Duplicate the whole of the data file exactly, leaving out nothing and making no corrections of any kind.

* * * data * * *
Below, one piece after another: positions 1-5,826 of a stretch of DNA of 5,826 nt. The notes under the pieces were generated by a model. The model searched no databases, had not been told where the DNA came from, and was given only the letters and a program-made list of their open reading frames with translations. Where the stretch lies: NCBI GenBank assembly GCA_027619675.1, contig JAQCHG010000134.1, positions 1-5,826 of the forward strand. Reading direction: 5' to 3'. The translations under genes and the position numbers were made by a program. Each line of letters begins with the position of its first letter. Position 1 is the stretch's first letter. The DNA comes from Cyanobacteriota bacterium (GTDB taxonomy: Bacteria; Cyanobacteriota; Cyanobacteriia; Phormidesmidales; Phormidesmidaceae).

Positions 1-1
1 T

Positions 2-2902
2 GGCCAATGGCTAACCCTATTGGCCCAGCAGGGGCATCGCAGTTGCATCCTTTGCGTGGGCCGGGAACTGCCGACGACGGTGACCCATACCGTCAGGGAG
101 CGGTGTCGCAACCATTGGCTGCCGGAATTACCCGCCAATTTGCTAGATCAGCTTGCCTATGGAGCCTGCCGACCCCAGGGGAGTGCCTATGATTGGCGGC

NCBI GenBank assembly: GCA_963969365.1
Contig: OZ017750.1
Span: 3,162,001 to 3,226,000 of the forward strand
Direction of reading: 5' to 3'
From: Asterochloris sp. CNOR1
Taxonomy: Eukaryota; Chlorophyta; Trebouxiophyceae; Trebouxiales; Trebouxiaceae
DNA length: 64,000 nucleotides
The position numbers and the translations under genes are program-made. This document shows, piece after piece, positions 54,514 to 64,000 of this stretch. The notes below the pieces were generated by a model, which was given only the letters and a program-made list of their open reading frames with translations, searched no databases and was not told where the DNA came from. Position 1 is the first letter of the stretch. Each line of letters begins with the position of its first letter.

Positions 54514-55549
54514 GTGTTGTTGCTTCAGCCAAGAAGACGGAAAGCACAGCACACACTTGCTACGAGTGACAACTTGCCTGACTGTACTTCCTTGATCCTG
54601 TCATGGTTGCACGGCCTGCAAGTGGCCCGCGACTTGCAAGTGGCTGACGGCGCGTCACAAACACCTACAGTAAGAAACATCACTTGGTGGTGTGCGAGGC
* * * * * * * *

Below, one piece after another: positions 1-5,826 of a stretch of DNA of 5,826 nt. The notes under the pieces were generated by a model. The model searched no databases, had not been told where the DNA came from, and was given only the letters and a program-made list of their open reading frames with translations. Where the stretch lies: NCBI GenBank assembly GCA_027619675.1, contig JAQCHG010000134.1, positions 1-5,826 of the forward strand. Reading direction: 5' to 3'. The translations under genes and the position numbers were made by a program. Each line of letters begins with the position of its first letter. Position 1 is the stretch's first letter. The DNA comes from Cyanobacteriota bacterium (GTDB taxonomy: Bacteria; Cyanobacteriota; Cyanobacteriia; Phormidesmidales; Phormidesmidaceae).

Positions 1-1
1 T

Positions 2-2902
2 GGCCAATGGCTAACCCTATTGGCCCAGCAGGGGCATCGCAGTTGCATCCTTTGCGTGGGCCGGGAACTGCCGACGACGGTGACCCATACCGTCAGGGAG
101 CGGTGTCGCAACCATTGGCTGCCGGAATTACCCGCCAATTTGCTAGATCAGCTTGCCTATGGAGCCTGCCGACCCCAGGGGAGTGCCTATGATTGGCGGC

NCBI GenBank assembly: GCA_963969365.1
Contig: OZ017750.1
Span: 3,162,001 to 3,226,000 of the forward strand
Direction of reading: 5' to 3'
From: Asterochloris sp. CNOR1
Taxonomy: Eukaryota; Chlorophyta; Trebouxiophyceae; Trebouxiales; Trebouxiaceae
DNA length: 64,000 nucleotides
The position numbers and the translations under genes are program-made. This document shows, piece after piece, positions 54,514 to 64,000 of this stretch. The notes below the pieces were generated by a model, which was given only the letters and a program-made list of their open reading frames with translations, searched no databases and was not told where the DNA came from. Position 1 is the first letter of the stretch. Each line of letters begins with the position of its first letter.

Positions 54514-55549
54514 GTGTTGTTGCTTCAGCCAAGAAGACGGAAAGCACAGCACACACTTGCTACGAGTGACAACTTGCCTGACTGTACTTCCTTGATCCTG
54601 TCATGGTTGCACGGCCTGCAAGTGGCCCGCGACTTGCAAGTGGCTGACGGCGCGTCACAAACACCTACAGTAAGAAACATCACTTGGTGGTGTGCGAGGC